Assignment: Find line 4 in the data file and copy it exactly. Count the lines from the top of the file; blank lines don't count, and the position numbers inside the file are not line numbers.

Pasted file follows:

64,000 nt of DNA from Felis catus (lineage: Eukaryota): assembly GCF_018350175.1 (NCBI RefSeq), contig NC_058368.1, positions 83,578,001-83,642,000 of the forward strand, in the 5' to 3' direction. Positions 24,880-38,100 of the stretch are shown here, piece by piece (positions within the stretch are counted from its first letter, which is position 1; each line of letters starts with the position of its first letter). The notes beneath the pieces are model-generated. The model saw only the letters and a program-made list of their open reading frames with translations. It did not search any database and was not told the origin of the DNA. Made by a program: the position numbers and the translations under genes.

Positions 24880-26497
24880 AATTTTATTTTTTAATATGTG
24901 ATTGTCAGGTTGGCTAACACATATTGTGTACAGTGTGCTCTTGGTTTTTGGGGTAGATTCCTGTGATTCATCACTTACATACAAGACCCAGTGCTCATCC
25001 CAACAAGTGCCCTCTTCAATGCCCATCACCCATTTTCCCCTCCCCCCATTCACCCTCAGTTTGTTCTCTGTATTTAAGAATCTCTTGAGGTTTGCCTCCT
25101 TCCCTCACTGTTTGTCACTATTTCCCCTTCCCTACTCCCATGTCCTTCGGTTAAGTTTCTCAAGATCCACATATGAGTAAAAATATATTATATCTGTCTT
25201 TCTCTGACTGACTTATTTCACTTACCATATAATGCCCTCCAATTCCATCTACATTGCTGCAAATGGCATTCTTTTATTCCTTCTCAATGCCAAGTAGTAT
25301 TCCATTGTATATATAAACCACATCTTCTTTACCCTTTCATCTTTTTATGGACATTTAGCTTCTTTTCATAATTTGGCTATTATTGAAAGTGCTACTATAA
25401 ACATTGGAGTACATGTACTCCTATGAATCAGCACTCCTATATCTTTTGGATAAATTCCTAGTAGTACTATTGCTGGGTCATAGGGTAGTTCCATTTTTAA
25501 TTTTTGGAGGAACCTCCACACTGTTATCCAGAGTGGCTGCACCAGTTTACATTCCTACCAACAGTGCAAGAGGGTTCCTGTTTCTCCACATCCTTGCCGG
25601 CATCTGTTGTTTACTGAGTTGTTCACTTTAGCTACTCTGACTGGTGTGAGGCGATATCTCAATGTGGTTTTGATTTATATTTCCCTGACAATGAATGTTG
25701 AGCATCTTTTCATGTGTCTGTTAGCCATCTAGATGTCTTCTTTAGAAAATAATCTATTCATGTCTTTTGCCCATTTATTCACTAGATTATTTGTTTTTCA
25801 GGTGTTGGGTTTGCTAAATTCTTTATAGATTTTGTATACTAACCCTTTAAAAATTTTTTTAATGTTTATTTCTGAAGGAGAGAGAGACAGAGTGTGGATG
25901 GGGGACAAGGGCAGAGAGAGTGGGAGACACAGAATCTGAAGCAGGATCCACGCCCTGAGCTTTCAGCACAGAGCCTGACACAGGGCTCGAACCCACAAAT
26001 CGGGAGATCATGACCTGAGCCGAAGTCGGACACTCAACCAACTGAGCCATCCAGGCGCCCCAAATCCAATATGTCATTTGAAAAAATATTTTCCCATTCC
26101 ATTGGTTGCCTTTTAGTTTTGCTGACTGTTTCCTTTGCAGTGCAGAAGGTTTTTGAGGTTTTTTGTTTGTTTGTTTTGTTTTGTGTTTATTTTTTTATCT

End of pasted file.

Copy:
24901 ATTGTCAGGTTGGCTAACACATATTGTGTACAGTGTGCTCTTGGTTTTTGGGGTAGATTCCTGTGATTCATCACTTACATACAAGACCCAGTGCTCATCC